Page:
The best recipes are always happy accidents or meals made out of necessity, aren't they? That's what I really love about cooking. Baking's so scientific but cooking -- cooking's game for anything. Throw a bunch of odd-ball ingredients together and you almost always get something good in return.
This was a necessity meal that turned into a very tasty meal, and I love it when that happens.
My favourite fish is pink salmon and usually I make it very simply. Lemon juice, salt and pepper, maybe some dried dill, under the broiler. This time, I had a bowl of cherries that just weren't cutting it. You know, I always have these grand ideas about cherries. They look so pretty and wonderful, but then I buy them, and they're no where near as good as I imagined they'd be. So they sit around in a bowl and get snacked on casually -- I say casually cuz we'll have a couple, remember they're not so great, then stop eating them until the next day.
I really hate wasting food, and I wanted to get rid of them before they all went south, so I came up with this. Strawberries with balsamic vinegar seems to work, so why not cherries? This isn't necessarily a recipe. It's more of an idea or suggested method if you've also got a ripening cherry problem on your hands.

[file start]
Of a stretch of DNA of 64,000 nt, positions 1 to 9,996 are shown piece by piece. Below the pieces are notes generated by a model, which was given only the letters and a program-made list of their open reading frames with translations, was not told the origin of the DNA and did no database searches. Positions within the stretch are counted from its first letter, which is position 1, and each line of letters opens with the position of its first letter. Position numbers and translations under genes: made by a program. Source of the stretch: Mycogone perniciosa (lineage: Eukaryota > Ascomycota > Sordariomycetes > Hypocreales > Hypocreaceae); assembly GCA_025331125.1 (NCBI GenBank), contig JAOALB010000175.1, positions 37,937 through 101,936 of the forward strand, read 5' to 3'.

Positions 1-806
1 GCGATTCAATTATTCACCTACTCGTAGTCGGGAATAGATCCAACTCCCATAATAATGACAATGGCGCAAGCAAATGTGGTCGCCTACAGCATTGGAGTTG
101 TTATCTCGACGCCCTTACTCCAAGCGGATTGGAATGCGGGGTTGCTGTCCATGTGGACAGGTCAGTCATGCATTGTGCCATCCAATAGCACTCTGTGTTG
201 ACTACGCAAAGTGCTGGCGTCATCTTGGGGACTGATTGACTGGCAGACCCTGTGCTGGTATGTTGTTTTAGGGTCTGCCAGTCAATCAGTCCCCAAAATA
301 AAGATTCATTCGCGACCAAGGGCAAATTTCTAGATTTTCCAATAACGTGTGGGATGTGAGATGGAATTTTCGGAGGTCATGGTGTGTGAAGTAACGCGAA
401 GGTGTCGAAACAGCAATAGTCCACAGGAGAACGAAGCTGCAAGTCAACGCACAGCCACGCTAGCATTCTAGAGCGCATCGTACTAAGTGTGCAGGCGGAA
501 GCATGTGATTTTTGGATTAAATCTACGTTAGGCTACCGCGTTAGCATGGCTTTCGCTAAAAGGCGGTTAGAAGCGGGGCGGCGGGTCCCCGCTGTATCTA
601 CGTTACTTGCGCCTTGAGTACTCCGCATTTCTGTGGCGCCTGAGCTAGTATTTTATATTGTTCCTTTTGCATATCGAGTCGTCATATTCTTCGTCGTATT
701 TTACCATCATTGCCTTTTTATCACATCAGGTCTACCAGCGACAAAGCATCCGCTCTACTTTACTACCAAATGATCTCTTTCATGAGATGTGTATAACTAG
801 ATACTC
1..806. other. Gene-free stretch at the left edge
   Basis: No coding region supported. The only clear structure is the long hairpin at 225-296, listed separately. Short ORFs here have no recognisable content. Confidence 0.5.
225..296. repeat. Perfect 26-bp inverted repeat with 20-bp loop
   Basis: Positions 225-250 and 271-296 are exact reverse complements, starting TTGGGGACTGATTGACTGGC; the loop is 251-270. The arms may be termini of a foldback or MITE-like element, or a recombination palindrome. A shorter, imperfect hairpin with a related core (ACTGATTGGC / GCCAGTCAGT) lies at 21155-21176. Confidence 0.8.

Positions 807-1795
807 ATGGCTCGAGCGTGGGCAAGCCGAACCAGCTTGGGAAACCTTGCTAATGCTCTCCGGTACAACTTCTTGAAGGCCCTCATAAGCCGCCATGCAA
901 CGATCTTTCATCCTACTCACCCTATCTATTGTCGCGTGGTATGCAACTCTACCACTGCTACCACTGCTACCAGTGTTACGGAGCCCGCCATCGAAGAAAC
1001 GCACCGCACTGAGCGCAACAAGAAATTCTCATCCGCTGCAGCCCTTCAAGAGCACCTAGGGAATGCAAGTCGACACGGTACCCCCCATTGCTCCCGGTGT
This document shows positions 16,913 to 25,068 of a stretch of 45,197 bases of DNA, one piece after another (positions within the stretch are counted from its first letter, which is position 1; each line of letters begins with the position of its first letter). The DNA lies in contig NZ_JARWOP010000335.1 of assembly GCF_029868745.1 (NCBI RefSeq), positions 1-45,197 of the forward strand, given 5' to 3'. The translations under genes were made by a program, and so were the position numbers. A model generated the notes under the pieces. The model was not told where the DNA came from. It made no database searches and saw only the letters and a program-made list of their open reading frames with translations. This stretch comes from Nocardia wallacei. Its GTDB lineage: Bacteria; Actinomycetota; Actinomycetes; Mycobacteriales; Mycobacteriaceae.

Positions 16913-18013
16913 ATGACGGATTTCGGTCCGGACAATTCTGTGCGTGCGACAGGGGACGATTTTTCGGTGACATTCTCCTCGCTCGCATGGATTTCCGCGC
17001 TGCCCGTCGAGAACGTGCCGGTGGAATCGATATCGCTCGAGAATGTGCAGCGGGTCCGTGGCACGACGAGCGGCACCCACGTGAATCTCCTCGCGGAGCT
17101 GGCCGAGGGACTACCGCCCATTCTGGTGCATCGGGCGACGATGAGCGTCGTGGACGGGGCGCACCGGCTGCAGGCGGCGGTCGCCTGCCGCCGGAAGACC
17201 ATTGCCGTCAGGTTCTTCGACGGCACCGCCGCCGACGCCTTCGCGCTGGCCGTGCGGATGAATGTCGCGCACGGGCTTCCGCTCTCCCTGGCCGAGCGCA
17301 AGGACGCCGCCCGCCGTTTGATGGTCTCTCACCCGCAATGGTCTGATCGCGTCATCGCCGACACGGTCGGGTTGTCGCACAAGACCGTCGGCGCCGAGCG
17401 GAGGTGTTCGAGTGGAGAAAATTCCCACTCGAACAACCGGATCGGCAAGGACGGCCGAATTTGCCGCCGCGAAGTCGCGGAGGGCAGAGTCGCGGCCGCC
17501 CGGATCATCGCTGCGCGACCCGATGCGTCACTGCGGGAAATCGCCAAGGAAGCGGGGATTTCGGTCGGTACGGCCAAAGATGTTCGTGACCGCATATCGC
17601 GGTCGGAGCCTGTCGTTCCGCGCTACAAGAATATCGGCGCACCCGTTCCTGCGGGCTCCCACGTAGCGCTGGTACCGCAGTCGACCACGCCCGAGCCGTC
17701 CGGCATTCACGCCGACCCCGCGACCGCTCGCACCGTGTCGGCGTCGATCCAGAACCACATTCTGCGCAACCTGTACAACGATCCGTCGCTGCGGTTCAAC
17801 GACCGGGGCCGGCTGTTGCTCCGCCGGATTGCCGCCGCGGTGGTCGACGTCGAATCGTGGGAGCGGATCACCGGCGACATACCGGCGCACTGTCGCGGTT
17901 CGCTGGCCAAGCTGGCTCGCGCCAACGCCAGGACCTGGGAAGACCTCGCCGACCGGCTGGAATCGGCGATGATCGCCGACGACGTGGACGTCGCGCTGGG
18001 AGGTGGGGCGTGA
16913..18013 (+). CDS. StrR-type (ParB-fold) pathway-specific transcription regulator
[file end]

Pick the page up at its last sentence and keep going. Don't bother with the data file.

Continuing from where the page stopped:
however many cherries you've got (I had maybe 2 cups)
balsamic vinegar (possibly 1/4 - 1/2 cup)
olive or canola oil
salt & pepper
Pit the cherries by any means necessary. I don't cook or bake with cherries enough to own a cherry pitter, so I halved them with a pairing knife, then I picked each pit out. Labour intensive but satisfying cuz it's assembly line work (and that's my favourite kind).
Place all the cherries into some sort of frying pan (whatever you've got), place on medium high heat with a drizzle of oil and enough balsamic vinegar to cover the bottom of the pan. Heat, stirring occasionally, until the vinegar starts to bubble and cook off. Continue until the cherries have cooked down ever so slightly and the balsamic vinegar has reduced to a thickish glaze. Salt and pepper to taste.
I buy the frozen filets of salmon (when they're on sale, of course), but any kind your little heart desires will work
Arrange the salmon filets on a foil lined baking sheet. Drizzle enough honey on each piece to lightly cover (use your fingers to spread it around if you must). Salt and pepper to taste.
Place under a preheated broiler until the fish is done to your satisfaction (it doesn't take very long at all. I always tend towards a little well-done which I like. They seem meatier to me that way). Once done, remove, place on a plate, and top with the cherries. Delightful!